As millions of people have yet to return to the office, the pitfalls of working from home have started to grate on their productivity.
Paul Doran, a healthcare salesman, found a way to avoid commuting back to his office in Manhattan while also taking a break from overhearing his fiancee’s calls while working.
Instead, he opted to sign up for a coworking membership at Daybase in Hoboken, closer to where he lives.
“It would take a couple more zeros on the paycheck to get me back to commuting into Manhattan four or five days a week,” said Doran.
This sentiment is being shared across the workforce, with employees feeling the pressure of blending their home and work lives, as well as the disdain at the thought of returning to their employer’s main headquarters several times a week.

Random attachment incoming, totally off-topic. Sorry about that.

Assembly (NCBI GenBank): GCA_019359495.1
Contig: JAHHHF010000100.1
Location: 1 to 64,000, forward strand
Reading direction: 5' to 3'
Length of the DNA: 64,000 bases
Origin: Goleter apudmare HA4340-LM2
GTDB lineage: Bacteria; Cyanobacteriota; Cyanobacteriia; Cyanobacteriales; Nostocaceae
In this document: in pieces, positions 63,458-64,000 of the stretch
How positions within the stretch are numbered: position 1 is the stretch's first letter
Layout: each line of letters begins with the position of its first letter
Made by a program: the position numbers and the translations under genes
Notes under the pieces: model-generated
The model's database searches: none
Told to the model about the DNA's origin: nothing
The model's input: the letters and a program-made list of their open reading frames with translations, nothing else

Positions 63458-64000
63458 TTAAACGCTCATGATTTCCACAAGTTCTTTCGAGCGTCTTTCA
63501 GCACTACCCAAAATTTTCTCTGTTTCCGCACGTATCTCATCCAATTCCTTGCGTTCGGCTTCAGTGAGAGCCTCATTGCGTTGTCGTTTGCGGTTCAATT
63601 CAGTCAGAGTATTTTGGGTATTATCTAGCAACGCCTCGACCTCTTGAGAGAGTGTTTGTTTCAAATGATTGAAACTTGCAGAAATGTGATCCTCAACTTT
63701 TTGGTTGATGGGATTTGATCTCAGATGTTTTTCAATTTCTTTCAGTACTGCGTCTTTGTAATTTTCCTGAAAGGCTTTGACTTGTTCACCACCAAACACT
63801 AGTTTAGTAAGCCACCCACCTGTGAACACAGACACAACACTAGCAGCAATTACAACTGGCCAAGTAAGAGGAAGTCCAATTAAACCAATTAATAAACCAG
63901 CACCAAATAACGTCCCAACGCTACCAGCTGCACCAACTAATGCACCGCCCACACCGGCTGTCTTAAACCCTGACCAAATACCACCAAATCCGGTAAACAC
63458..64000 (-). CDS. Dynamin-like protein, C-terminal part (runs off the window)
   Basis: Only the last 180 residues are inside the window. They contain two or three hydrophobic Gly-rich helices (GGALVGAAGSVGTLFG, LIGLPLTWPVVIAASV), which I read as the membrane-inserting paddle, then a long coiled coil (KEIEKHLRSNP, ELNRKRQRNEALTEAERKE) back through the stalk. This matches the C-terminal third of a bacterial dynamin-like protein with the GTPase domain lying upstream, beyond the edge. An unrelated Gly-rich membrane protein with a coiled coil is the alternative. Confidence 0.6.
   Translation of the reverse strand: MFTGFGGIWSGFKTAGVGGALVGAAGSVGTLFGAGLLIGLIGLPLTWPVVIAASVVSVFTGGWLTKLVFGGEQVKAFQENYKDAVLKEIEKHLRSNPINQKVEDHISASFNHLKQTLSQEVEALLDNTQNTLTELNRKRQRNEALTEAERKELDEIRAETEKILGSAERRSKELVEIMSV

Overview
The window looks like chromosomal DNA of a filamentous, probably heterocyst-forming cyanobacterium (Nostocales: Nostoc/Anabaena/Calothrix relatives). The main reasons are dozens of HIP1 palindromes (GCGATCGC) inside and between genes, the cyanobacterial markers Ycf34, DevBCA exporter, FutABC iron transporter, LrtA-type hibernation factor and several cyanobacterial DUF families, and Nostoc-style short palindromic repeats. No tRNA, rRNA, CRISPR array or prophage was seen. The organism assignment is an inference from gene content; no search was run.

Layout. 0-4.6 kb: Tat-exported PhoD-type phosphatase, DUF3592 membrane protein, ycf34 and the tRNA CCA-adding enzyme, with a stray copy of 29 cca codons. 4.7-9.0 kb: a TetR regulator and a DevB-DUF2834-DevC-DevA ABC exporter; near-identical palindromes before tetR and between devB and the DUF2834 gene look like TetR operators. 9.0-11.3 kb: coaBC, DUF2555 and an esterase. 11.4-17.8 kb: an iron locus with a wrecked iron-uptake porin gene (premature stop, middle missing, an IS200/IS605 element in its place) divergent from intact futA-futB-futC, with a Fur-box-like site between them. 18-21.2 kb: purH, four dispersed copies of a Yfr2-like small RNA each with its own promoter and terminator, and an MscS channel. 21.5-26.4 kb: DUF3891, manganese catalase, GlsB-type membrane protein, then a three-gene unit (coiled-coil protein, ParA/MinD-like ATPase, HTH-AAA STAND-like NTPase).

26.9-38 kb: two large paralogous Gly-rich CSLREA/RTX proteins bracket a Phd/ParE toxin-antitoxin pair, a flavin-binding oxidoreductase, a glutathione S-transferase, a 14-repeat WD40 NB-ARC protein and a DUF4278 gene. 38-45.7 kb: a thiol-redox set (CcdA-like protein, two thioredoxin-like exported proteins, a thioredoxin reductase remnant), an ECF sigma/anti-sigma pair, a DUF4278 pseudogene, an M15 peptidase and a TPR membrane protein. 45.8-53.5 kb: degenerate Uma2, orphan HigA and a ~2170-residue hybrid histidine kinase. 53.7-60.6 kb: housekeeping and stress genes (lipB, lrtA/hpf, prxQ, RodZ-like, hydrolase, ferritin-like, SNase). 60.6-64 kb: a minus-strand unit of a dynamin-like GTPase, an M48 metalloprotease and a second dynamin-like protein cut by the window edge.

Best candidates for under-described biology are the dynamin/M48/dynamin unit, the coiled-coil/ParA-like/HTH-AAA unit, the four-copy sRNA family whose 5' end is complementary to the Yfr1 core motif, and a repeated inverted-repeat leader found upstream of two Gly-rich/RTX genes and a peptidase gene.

In an effort to address this turmoil that workers are experiencing, coworking operators have positioned themselves as an alternative office between workers’ homes and the main office.
The use of these satellite offices allows workers to have access to a distraction-free environment closer to their homes in the suburbs.
With many companies adopting a hybrid model that incorporates the office and home arrangements, coworking spaces have had a revitalized sense of purpose during this transition.
Although some developers in major areas like Manhattan have written off the idea of satellite offices, it’s clear that hybrid models are sustainable and will likely lead to a permanent adoption of these workspaces.